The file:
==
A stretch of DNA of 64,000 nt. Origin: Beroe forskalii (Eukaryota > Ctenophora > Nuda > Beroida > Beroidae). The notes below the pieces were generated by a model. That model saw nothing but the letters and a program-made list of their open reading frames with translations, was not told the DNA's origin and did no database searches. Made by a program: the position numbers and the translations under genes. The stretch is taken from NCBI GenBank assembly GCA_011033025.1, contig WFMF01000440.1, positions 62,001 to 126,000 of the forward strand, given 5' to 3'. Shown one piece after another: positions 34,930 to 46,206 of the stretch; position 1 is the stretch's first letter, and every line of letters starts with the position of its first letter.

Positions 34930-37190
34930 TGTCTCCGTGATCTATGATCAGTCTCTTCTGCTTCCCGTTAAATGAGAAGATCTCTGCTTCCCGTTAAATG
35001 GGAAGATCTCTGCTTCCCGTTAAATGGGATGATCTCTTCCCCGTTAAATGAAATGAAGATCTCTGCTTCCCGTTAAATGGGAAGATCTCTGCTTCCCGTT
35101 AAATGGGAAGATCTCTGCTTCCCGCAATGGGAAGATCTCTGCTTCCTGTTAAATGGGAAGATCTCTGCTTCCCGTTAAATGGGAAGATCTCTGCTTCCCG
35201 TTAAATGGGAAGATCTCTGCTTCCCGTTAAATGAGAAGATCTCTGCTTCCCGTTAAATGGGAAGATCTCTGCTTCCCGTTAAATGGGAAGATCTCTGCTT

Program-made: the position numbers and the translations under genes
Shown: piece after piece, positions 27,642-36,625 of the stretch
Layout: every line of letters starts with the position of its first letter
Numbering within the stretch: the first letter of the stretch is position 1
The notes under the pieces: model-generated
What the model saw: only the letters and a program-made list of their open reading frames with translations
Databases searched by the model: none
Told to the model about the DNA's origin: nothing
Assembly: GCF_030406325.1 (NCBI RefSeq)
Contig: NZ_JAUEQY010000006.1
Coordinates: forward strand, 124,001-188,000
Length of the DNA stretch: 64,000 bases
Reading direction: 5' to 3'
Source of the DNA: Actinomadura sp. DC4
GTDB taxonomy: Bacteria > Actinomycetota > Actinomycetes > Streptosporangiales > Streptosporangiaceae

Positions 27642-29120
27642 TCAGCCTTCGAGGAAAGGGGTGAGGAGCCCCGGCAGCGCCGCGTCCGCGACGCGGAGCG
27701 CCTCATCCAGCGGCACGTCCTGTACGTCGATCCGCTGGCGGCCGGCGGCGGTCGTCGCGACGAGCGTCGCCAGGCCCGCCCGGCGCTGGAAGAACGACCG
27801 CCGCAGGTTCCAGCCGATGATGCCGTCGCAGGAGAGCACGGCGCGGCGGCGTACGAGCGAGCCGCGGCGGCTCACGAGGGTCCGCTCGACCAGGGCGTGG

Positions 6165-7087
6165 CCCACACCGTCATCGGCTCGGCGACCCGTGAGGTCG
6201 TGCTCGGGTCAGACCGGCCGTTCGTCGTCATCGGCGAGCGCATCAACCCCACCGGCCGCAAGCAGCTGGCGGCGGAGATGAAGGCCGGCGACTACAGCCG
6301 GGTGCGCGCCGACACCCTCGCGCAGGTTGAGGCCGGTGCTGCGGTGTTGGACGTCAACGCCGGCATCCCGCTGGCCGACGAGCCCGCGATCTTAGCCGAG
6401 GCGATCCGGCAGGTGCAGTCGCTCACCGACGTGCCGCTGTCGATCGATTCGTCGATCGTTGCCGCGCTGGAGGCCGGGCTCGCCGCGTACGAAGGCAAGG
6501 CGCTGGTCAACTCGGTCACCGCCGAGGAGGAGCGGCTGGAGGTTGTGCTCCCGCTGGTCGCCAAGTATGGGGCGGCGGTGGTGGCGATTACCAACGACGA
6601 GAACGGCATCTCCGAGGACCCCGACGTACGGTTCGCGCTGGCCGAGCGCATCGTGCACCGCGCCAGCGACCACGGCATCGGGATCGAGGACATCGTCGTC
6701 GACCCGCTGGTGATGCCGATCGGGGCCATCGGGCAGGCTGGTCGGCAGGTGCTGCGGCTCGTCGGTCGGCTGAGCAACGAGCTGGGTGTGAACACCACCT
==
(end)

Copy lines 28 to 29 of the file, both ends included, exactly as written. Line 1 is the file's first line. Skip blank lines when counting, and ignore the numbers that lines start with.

6201 TGCTCGGGTCAGACCGGCCGTTCGTCGTCATCGGCGAGCGCATCAACCCCACCGGCCGCAAGCAGCTGGCGGCGGAGATGAAGGCCGGCGACTACAGCCG
6301 GGTGCGCGCCGACACCCTCGCGCAGGTTGAGGCCGGTGCTGCGGTGTTGGACGTCAACGCCGGCATCCCGCTGGCCGACGAGCCCGCGATCTTAGCCGAG